Thanks again Dennis!!
Carney in his article showed how the other 2 types of metrical verse
that he looked at seemed to be stress based versions of the syllabic
_deibide_ and the _rainnaigecht (ochtfhoclach)_.
I still think that with a bit of digging we may be able to go back the
other way. It will be a big undertaking, but it sounds like fun!
On 12/22/06, Dennis King <[log in to unmask]> wrote:
> Candon wrote:
> > DIL says to look at Murphy's _Metrics_ 3, 12. I'm not
> > sure if those would be page numbers or chapter numbers
> Page numbers. The more specific comments are those on page 12:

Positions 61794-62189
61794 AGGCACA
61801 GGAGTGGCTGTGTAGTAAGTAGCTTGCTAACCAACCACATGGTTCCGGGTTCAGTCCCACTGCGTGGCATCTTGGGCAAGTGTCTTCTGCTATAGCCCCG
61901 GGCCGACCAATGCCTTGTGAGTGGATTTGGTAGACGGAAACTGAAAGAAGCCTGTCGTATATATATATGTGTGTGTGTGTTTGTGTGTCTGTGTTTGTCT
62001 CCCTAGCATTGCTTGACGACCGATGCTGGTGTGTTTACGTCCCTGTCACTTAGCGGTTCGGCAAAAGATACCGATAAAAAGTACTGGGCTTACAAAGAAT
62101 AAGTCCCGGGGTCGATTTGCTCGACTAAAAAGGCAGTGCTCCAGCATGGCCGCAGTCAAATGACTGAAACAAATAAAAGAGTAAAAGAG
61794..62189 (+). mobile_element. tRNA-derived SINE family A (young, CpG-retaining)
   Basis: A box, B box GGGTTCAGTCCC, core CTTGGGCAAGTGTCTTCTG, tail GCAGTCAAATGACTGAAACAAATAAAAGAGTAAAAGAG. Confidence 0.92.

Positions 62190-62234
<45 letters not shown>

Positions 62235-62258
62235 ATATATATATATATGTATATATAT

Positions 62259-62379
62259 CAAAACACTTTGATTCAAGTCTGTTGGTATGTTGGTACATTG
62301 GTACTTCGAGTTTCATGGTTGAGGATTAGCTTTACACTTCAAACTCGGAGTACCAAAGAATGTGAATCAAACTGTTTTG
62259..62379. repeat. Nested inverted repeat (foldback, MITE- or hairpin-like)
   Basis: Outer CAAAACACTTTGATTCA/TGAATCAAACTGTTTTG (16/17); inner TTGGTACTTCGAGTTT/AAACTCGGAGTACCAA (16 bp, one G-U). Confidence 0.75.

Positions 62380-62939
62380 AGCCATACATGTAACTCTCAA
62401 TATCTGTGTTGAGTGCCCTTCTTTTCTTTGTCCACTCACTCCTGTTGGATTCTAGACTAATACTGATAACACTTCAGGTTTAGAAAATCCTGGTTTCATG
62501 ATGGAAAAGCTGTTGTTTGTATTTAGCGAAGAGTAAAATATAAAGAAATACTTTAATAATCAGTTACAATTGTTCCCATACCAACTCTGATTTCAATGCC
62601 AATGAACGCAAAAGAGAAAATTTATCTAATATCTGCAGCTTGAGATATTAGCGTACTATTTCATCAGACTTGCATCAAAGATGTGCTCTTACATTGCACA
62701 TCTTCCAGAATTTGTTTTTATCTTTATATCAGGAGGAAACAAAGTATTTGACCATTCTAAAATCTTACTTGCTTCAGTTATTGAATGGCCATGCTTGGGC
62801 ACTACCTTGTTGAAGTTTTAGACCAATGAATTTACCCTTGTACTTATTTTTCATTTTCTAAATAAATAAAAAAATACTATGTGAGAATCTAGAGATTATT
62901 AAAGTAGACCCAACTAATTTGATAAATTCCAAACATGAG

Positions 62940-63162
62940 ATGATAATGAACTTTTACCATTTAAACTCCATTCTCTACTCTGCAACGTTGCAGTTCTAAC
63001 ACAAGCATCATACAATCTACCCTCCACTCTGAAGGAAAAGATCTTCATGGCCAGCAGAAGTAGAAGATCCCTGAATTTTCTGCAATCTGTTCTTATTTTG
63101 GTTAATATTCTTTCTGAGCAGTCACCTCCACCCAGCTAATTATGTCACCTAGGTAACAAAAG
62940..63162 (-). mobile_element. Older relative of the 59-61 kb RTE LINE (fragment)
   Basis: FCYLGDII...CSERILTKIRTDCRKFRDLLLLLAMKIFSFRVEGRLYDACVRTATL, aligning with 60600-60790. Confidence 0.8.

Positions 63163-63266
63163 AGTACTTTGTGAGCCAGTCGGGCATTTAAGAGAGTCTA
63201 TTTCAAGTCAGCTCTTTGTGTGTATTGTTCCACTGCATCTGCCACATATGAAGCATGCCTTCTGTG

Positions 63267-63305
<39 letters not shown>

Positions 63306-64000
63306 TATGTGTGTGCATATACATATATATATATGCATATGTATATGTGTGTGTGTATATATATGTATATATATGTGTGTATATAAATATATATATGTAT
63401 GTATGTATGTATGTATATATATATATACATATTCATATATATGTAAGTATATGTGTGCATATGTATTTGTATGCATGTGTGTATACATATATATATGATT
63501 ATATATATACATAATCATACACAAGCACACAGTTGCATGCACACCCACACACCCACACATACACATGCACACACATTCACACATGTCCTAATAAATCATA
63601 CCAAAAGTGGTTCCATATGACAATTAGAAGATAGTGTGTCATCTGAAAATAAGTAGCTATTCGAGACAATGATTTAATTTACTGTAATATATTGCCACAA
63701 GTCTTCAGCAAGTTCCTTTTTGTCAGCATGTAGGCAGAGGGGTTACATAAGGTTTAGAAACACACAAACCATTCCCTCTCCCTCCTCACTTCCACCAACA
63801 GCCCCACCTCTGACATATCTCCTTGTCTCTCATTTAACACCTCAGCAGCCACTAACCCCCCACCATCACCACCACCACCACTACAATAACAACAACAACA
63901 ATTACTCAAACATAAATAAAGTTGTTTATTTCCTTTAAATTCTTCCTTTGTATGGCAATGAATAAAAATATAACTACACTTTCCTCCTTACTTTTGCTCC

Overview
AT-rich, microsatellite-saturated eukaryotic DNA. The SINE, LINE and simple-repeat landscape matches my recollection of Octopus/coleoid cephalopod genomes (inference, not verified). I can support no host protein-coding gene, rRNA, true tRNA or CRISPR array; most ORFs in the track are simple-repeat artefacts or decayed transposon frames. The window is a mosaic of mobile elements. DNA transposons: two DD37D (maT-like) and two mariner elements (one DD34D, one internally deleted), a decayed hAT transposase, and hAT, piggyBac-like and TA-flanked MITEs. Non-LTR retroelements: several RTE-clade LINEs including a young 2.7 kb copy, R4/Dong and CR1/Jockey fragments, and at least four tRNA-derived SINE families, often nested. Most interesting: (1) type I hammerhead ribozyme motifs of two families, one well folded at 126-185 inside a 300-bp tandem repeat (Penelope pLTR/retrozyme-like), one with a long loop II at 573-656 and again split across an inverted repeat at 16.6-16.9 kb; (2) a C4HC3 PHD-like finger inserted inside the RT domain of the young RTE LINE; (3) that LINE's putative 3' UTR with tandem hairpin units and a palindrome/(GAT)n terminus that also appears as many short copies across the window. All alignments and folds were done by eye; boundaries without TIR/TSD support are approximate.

> "That rimed stanzaic syllabic verse grew up in Ireland about the
> seventh century as a borrowing from late Latin models is borne
> out, as Thurneysen has shown (MV, p. 168), by the fact that Irish
> law [cf. the tract on the Privileges of Poets, Ériu, xiii (1940),
> 25.], which assigns fixed prices to the apparently non-syllabic
> 'laíd, emain, anair, nath' and 'anamain', assigns a fixed price
> to only one type of syllabic verse 'dían' (with the closely
> related 'sétnad')."
> And on page 3:
> Thurneysen points out (MV, 167) that, by the eleventh century,
> Irish metrists had lost the tradition of the true of certain
> names such as 'laíd, emain, anair, nath,' and 'anamain', all that
> is certain being that they did not originally apply to 'bairdne'...."